May 17, 2021

"The Supreme Court on Monday set the stage for a major ruling next year on abortion – one that could upend the Supreme Court’s landmark decisions in Roe v. Wade..."

"... and Planned Parenthood v. Casey, in which the court ruled that the Constitution protects the right to have an abortion before a fetus becomes viable. The court granted review in Dobbs v. Jackson Women’s Health Organization, a challenge to the constitutionality of a Mississippi law that (with limited exceptions) bars abortions after the 15th week of pregnancy.... The U.S. Court of Appeals for the 5th Circuit...  reject[ed] Mississippi’s argument that the Supreme Court’s cases required the district court to determine instead whether the law creates a 'substantial obstacle' for a person seeking an abortion before the fetus becomes viable. There is no substantial obstacle, the state suggested, because a patient could decide to have an abortion before reaching the 15th week. But the Mississippi law is not merely a restriction on the availability of pre-viability abortions, the court of appeals stressed; it is a ban on pre-viability abortions.... The justices repeatedly... put off considering it at their private conference – before finally considering the state’s petition for review for the first time at their Jan. 8, 2021, conference. The justices then considered the petition 12 more times...."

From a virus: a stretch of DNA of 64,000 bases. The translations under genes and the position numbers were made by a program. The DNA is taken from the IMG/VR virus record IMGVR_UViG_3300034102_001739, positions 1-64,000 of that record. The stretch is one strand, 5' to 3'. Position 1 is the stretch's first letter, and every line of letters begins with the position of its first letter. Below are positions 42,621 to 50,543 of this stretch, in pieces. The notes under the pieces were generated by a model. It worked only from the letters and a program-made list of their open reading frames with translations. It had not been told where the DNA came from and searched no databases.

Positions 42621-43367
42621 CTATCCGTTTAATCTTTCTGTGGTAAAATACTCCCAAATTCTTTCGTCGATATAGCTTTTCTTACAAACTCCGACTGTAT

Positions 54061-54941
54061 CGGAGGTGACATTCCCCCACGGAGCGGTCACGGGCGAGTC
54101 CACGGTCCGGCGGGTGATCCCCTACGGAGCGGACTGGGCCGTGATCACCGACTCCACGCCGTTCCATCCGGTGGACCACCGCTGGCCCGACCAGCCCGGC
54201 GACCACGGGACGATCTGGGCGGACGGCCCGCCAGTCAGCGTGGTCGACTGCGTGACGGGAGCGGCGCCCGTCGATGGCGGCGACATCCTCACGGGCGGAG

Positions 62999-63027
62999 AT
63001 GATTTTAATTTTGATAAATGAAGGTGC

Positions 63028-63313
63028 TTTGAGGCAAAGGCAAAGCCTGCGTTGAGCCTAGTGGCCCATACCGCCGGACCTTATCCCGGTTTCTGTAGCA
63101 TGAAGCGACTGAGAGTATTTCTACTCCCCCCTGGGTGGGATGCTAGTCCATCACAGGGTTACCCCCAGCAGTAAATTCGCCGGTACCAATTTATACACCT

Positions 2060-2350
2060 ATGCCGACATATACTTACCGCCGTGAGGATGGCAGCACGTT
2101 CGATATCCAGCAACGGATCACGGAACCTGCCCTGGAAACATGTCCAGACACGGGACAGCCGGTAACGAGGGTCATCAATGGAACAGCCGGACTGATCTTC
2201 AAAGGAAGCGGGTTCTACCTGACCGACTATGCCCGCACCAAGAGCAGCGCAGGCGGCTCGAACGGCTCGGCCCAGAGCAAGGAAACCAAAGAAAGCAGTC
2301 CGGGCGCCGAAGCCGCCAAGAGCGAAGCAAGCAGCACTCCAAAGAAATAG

Writes Amy Howe (at SCOTUSblog).

It's hard to imagine considering the petition 13 times. It seems to mean they don't want to have the take the case but also can't bring themselves to turn it away. It's so soon since the death of Ruth Bader Ginsburg, and the Court is choosing to bring this divisive issue to the fore. I predict the precedent will remain intact, to the political benefit of social conservatives.

1 comment:

Ann Althouse said...

Elliott writes;

“ Hi Ann. My daughter is a neonatologist. When she began her Fellowship five years ago, the youngest viable babies were 24 weeks. Now they are 21 weeks. I am sure within a decade there will be continued advances and 15 or 16 weeks will be a possibility. If the law is required to be 21 weeks, it may be obsolete by the time the court makes a ruling next year. As you know these laws will be monstrously difficult and time consuming to change, so I believe 15 weeks is quite reasonable.”